‘Spring Harvest’ examines sexual assault, invites audience interpretation

Published by adviser, Author: Stephanie Cheek - Rocket Contributor, Date: February 26, 2015
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With films like Animal House, Revenge of the Nerds and Party Animal, partying has always been associated with college. What those films do not mention is the definition of consent and how the consumption of alcohol can eliminate someone’s ability to consent to sex.

In the upcoming production of Spring Harvest opening on Friday, Feb. 27, written by T.S. Frank and directed by Laura Smiley, an associate professor in the theatre department, the topic of sexual assault in a college atmosphere is touched on, but in a relatable way.

“The play is about two very likeable, personable people that both have one night that changes them and the campus community,” explained Smiley.

According to Smiley, sexual assault and alcohol on a college campus has been a long ongoing issue not only on Slippery Rock’s campus, but also on campuses across the country for generations.

“As women, we live in a rape culture, but we live in a ‘he said, she said’ environment,” Smiley said. 

According to Smiley, it is up to the director to interpret the meaning of a script, and she wanted the audience to think for themselves and determine who was right and wrong in the situation.

“There are two sides to every story, and I want the audience to decide who they believe,” Smiley said.

The main conflict of the play takes place between two people in a relationship at a Greek mixer. 

“Fraternities and sororities from Slippery Rock came and talked to the cast, and acted as consultants for the production to give us an idea about the reality of Greek Life,” Smiley stated.

According to Smiley, Greek life is not just about partying, and they have a more complex bond then other organizations. Between the bigs, littles and cliques, Greek life is like a microcosm, or a small world with many connections.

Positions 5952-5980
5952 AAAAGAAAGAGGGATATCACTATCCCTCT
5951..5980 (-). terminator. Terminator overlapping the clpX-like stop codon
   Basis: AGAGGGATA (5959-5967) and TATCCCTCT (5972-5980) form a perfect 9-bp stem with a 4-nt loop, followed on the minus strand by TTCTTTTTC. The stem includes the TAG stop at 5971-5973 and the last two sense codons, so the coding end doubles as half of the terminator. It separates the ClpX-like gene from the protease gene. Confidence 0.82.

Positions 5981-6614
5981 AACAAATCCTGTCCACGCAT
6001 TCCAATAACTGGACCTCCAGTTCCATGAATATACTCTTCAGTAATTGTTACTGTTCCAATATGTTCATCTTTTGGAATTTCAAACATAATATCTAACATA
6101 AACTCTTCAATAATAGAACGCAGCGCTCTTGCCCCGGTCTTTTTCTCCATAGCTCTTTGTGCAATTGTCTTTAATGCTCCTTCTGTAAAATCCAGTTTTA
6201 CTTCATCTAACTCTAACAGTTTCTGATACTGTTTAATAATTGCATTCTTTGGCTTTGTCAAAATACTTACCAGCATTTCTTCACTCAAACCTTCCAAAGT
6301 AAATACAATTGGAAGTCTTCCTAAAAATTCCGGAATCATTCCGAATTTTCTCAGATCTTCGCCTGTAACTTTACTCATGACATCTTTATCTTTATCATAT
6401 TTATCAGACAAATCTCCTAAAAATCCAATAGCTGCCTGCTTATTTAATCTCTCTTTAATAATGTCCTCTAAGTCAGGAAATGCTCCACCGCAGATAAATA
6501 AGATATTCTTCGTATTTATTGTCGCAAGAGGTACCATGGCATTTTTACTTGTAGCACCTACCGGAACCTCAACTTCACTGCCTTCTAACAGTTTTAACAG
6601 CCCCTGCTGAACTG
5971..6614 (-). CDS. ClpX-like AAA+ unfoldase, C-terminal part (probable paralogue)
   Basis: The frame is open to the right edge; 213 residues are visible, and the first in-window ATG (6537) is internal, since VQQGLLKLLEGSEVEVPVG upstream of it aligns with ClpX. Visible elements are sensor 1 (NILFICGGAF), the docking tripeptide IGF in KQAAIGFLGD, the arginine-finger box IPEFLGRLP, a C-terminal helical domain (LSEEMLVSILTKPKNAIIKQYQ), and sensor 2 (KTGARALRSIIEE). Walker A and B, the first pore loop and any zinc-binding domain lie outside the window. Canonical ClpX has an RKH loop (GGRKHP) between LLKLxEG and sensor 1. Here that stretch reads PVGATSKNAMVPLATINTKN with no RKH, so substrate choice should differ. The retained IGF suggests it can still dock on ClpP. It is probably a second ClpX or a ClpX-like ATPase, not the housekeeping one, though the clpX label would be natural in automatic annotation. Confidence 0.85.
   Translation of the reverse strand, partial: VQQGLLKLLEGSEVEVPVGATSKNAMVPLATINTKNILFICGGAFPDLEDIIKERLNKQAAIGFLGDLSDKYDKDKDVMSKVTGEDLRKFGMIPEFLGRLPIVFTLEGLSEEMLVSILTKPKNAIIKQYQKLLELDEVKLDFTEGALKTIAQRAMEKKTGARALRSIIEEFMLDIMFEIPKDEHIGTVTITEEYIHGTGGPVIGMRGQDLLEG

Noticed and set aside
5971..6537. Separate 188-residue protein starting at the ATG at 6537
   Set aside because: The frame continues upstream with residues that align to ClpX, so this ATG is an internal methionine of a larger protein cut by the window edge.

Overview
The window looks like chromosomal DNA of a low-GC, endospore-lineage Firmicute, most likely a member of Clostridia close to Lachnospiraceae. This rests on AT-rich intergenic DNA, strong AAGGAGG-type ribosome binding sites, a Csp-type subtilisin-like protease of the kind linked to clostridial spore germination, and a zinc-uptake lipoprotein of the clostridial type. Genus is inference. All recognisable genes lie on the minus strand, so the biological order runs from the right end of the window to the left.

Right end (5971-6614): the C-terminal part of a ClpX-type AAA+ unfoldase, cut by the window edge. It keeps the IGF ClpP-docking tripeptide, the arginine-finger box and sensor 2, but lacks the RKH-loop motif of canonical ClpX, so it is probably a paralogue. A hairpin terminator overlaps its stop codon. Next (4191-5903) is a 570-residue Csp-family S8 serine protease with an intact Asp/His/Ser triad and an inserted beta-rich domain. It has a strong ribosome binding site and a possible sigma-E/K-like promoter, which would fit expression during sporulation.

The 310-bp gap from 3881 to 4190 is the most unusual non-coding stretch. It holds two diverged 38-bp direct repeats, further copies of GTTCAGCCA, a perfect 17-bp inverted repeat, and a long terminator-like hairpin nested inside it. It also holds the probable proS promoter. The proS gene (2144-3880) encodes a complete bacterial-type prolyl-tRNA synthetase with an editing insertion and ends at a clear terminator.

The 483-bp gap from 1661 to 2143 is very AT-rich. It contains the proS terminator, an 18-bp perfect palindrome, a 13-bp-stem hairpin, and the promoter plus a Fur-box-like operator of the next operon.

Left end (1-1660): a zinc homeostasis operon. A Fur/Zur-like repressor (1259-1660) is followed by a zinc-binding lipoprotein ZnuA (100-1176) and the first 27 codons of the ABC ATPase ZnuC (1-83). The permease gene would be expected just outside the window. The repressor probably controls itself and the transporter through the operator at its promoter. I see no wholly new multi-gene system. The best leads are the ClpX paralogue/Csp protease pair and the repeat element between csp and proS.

“The Greek party is more of a vehicle for the story, not a commentary on Greek life,” Smiley stated. 

For this reason, the cast made sure that they did their research, and made sure the names of the fraternities and sororities weren’t named after real-life ones. 

Smiley also worked with Dr. Cindy LaCom from the gender studies department to create panel discussions so the audience can have a discussion about the play. 

LaCom also played a role in sharing information with the cast like statistics and facts to help inform them and get a better idea of the back-story of the production.

Freshman theatre major, EJ Christopher, 18, plays Burton, a judicial board member for his character’s fraternity.

“To prepare for the part I went to a party, saw how everyone within the Greek organization interacted with each other.” Christopher said. 

Burton is close with a character named Pete, who is the brother that was accused of rape, so the story creates a divide between the complex organizations and also shows the loyalty of the family, Christopher explained.

“I got a sense that the character is not the stereotypical ‘frat boy’,” said Christopher.

When preparing for the characters, it was hard for some of the students because they were similar to the characters that they were portraying and could relate, Smiley explained.

Junior math major, Amanda Ciarkowski, 20, said the personal aspect of the characters made playing the role difficult for her. She plays a nurse in the play, and is also an understudy for the role of Katie. 

“Katie hears what happens and then makes a judgment, she is portrayed as a strong character but at times her strength becomes a mask for her vulnerability,” Ciarkowski described.

According to Ciarkowski, when she first read the script, she focused on what she thought happened, but said that she realized that she couldn’t let her own opinions stop her from portraying the character how she was meant to be played. 

According to Smiley, having two different students play Katie diversifies the role.

Overall Smiley said that she hopes the production creates a community discussion about consent. She also said she is excited to see how the audiences react to it. 

“This production challenges the way that people think about sexual assault, and also shows how men and women can have wildly divergent ideas,” Smiley said.

      The play will be performed this Friday through Thursday, March 5 in the University Union’s multipurpose room. Tickets are seven dollars per student and $12 for general admission. 

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